1. Installing RIFE

As mentioned, RIFE is built on the Java platform which means that you need to install a JDK to develop and run RIFE applications. Java can be downloaded from http://java.sun.com/.

You also need a web server with servlet support and for this tutorial we have chosen Jetty, which is easy to setup and use. You can download it from the Jetty web page at http://jetty.mortbay.com/.

RIFE itself can be downloaded from the RIFE site at http://rifers.org/downloads. There are a few different packages to choose from.

When setting up a new web application, the base package is a good starting point, since it contains the RIFE framework together with the necessary files for getting started with a web application. The directory structure in the zip file is only a recommendation, and you can change it to your liking. However, keeping the web.xml file in the recommended location makes it possible to package this directory as a war file easily and deploy it on any servlet engine. The jar file, on the other hand, contains just RIFE, which is convenient when upgrading RIFE in an existing application.

We'll set up a web application directory tree in our home directory, starting with Jetty

mkdir ~/tutorial
cd ~/tutorial

jar xf {download directory}/jetty-{version}.zip

Now we need to setup our test application in the webapps subdirectory:

cd jetty-{version}
cd webapps

After that we unpack the RIFE distribution and set up the base directories for the web application:

jar xf {download directory}/rife-base-{version}.zip

mv rife-base-{version} my-application
cd my-application


mkdir classes
cd classes

mkdir rep
mkdir sites
mkdir elements
mkdir templates

So far so good! It's probably a good idea to copy this whole directory hierarchy so that you can start over from a fresh setup after doing some experimenting, or just to have a boiler-plate application to start new projects from. For example:

cd ../../..
cp -r my-application ../../blueprint

Now we can start filling in the bits and pieces that are needed to create a very simple RIFE application. But first, we'd like to take the opportunity to explain a bit more about web applications and RIFE.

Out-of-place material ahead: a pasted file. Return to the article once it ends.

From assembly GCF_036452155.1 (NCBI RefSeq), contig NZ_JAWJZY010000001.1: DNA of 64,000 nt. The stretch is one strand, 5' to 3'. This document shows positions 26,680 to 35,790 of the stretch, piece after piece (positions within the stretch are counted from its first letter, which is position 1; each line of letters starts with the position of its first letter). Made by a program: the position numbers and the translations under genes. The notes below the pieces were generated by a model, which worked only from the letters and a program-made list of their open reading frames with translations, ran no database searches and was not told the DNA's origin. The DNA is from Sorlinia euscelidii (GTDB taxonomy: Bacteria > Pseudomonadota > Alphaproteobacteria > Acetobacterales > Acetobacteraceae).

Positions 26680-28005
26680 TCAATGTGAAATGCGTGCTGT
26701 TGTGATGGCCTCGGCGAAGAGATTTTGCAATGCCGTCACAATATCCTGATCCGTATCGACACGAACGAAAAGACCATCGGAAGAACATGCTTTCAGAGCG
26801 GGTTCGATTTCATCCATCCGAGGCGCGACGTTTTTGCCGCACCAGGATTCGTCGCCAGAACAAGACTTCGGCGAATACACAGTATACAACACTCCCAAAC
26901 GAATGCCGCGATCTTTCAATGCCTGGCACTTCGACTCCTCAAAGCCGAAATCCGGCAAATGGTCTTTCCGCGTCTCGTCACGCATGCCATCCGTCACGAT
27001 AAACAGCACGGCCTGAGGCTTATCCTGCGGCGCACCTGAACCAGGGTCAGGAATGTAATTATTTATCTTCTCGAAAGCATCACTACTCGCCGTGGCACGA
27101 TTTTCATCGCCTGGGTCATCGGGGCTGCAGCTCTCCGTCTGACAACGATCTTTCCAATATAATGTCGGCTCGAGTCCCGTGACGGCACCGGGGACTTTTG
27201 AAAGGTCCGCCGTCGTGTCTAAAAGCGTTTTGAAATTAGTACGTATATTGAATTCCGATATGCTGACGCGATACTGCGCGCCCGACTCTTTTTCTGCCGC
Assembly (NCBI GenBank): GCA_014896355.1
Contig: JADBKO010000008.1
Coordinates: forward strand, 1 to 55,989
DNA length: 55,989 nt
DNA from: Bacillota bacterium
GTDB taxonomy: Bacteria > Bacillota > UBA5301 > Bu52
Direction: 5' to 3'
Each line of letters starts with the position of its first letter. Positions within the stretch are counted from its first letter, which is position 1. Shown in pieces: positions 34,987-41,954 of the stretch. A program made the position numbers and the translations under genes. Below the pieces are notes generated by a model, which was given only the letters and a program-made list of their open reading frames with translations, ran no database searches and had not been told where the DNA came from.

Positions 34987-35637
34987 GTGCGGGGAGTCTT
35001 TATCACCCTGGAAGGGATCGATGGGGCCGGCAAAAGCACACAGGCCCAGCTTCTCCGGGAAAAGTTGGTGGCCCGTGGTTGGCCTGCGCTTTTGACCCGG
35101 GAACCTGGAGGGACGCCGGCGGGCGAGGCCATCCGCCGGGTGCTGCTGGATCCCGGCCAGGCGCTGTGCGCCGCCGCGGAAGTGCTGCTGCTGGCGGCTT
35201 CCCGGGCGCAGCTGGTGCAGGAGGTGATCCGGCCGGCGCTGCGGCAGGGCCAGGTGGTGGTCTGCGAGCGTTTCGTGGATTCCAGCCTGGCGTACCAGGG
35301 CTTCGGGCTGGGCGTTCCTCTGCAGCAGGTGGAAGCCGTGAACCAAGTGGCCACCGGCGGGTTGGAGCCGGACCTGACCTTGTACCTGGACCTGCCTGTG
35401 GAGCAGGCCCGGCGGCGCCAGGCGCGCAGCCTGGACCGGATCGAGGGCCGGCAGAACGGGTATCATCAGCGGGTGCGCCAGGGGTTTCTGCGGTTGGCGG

If you look at the contents of the RIFE zip file, you see that it contains the Java classes for RIFE along with a file called web.xml. Applications that are packaged this way can be used directly with any application server, by just dropping the file into the right directory.

The only thing missing from the zip file an actual implementation of a web application, which you'll soon be able to write yourself.

But first it's time to try out a finished RIFE application, and we'll use an example from the examples package that can be downloaded from the RIFE site. The package contains a number of examples that are ready to run and test. To try out the first example, a simple "Hello World" application, take the following steps:

First, go back into the webapps directory and unpack the examples there.

cd ~/tutorial

jar xf {download directory}/rife-examples-{version}.zip
cd rife-examples-{version}

Install RIFE into the web application's lib directory. We'll download the jar file from the RIFE site and put it in the right directory:

mkdir 01_helloworld/WEB-INF/lib
cp ROOT/WEB-INF/lib/rife-{version}.jar 01_helloworld/WEB-INF/lib/
mv 01_helloworld ../jetty-{version}/webapps/


Don't put this jar file in your servlet engine's lib, ext, or other engine-wide library location. Each web application needs to have its own private copy of the RIFE jar.

Now we can start the application and test it!

cd ~/tutorial/jetty-{version}

java -jar start.jar

You will see an exception when you start Jetty because the my-application web application is missing required files. We will add those later. The important part now is to look at the hello world example.

To try out the example, point your web browser to the location: http://localhost:8080/01_helloworld/home, which should show a "Hello world." message.

The following section will walk you through this example and explain the different parts.